The objective of the study was to compare the acceptability of occlusion among orthodontically treated and untreated adolescents in eight Finnish municipal health centres applying different timing of treatment. A random sample of 16- and 18-year olds (n = 2325) living in these municipalities was invited for a clinical examination, and 1109 adolescents participated. Two calibrated orthodontists blindly examined the participants for the acceptability of occlusion with the Occlusal Morphology and Function Index. The history of orthodontic treatment was elicited by questionnaire. The impact of the history and timing of treatment on the acceptability of occlusion was analysed with logistic regression analysis. The history of orthodontic treatment decreased the odds for acceptability of morphology [odds ratio (OR) = 0.719, 95 per cent confidence limit (CL), P = 0.016] and acceptability of function (OR = 0.724, 95 per cent CL, P = 0.018). The early timing of treatment increased the odds for acceptability of morphology (OR = 1.370, 95 per cent CL, P = 0.042) and of function (OR = 1.420, 95 per cent CL, P = 0.023). No substantial differences were observed in the acceptability of occlusion between the early and late timing health centres. However, the proportion of subjects with acceptable occlusion was slightly higher in the early than in the late timing group. These findings suggest that when examining the effect of timing on treatment outcome, factors other than acceptability of occlusion should be concomitantly evaluated. Consequently, in this context, the duration and cost of treatment need to be investigated.
Department of Clinical Neurosciences, University of Calgary, 1403 29 Street NW, Calgary, Alberta, T2N2T9, Canada; Hotchkiss Brain Institute, University of Calgary, 1403 29 Street NW, Calgary, Alberta, T2N2T9, Canada.
The Canadian Appropriateness of Epilepsy Surgery (CASES) tool was developed to help physicians identify patients who should be referred for an epilepsy surgery evaluation. The aim of this study was to determine the accuracy of this tool using a population-based cohort registry (the Swedish National Epilepsy Surgery Register) of patients who underwent epilepsy surgery between 1990 and 2012.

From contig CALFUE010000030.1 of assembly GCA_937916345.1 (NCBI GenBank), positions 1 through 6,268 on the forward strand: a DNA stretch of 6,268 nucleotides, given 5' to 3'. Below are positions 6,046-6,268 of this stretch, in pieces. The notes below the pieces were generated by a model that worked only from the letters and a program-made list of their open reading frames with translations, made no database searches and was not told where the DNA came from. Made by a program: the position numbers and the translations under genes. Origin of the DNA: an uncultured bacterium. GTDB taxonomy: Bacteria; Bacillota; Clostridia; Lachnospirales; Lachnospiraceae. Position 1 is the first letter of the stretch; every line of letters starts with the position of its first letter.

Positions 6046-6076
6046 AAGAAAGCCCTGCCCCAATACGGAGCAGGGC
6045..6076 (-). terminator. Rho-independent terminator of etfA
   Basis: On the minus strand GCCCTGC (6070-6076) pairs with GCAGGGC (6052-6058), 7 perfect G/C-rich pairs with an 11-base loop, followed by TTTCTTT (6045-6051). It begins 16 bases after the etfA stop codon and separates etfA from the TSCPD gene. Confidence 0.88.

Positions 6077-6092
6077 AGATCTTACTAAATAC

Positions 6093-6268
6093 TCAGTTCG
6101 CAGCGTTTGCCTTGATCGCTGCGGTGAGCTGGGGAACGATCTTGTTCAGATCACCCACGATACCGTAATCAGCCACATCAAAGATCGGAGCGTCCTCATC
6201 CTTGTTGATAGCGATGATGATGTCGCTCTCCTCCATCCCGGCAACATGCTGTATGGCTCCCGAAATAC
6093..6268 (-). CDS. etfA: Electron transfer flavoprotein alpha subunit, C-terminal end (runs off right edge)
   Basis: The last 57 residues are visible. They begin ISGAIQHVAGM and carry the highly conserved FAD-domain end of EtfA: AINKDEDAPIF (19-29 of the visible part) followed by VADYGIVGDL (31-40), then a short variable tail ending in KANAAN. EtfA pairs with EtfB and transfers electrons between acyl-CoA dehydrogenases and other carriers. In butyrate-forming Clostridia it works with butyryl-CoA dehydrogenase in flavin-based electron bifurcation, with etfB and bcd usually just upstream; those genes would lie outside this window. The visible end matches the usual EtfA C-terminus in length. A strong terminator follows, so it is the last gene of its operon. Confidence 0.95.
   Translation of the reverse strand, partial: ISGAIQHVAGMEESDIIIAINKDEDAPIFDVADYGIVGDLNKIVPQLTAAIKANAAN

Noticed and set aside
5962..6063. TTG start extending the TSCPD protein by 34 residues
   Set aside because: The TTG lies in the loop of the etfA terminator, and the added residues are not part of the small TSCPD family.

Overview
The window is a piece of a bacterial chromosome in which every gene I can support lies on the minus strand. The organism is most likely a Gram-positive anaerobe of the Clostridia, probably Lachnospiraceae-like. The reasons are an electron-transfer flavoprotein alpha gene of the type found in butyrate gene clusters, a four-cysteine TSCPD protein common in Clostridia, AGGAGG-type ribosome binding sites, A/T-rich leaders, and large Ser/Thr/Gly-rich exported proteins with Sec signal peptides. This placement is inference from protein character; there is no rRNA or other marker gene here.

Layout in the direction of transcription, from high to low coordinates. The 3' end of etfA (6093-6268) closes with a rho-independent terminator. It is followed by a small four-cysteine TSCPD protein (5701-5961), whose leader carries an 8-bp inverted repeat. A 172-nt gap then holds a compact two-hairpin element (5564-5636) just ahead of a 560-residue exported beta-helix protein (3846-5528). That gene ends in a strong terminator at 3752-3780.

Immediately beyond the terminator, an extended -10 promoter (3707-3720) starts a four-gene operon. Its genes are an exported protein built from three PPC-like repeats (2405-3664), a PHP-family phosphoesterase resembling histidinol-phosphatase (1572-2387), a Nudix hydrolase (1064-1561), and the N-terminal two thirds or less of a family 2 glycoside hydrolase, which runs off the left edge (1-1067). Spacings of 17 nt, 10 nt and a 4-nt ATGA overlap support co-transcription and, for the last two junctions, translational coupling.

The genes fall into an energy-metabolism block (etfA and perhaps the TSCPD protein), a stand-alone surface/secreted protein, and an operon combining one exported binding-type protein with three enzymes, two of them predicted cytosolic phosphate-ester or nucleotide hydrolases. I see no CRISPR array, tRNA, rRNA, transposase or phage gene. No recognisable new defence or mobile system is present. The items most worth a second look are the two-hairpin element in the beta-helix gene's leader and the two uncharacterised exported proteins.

Overall, 1044 patients met eligibility criteria for the study and were deemed to be surgical candidates by epilepsy experts. Demographic and epilepsy related characteristics were examined and summarized using descriptive statistics. A CASES appropriateness score was calculated for each of these patients. Chi squared analyses or fisher's exact tests were used to determine if there were any relationships between demographic and epilepsy related characteristics not captured in the tool and appropriateness scores.
The mean appropriateness score was 8.6 and 985 (Sensitivity: 94.35%; 95% CI, 92.77%-95.60%) patients were appropriate, 46 (4.41%; 95% CI, 3.31%-5.84%) were uncertain, and 13 (1.25%; 95% CI, 0.72%-2.13%) were inappropriate for an epilepsy surgery evaluation. The mean necessity score, which was only calculated for the 985 appropriate patients, was 8.7. All 13 inappropriate patients had tried less than two anti-epileptic drugs (AEDs). In addition, age at onset of epilepsy and age at epilepsy surgery were both significantly associated with appropriateness score.
These results demonstrate that the CASES tool is highly sensitive as it designated 94.3% of epilepsy surgery patients as appropriate for an epilepsy surgery evaluation. All of those classified as inappropriate were not drug resistant, as they had not yet tried two AEDs.
BACKGROUND: There is a need for a patient-relevant instrument to evaluate outcome after treatment in patients with a total Achilles tendon rupture. PURPOSE: To develop and validate a new patient-reported instrument for measuring outcome after treatment for total Achilles tendon rupture. STUDY DESIGN: Cohort study (diagnosis); Level of evidence, 1. METHODS: Development of this instrument consisted of item generation and test construction, item reduction, validation, evaluation of structure and internal consistency, test-retest, and test for responsiveness. The final version, the Achilles tendon Total Rupture Score (ATRS), was tested for validity, structure, and internal consistency (Cronbach's alpha) on 82 patients and 52 healthy persons. A correlation analysis was performed of the ATRS with the 2 validated foot/ankle/Achilles tendon scores, the Foot and Ankle Outcome Score (FAOS) and the Swedish version of the Victorian Institute of Sports Assessment-Achilles questionnaire (VISA-A-S). Structure was evaluated with factor analysis. Test-retest reliability was evaluated on 43 patients. The ATRS responsiveness was tested on 43 patients by calculating the effect size. RESULTS: The total score for the patients ranged from 17 to 100 with a mean (median) of 77 (85) and a standard deviation (interquartile range) of 21.4 (23). A significantly (P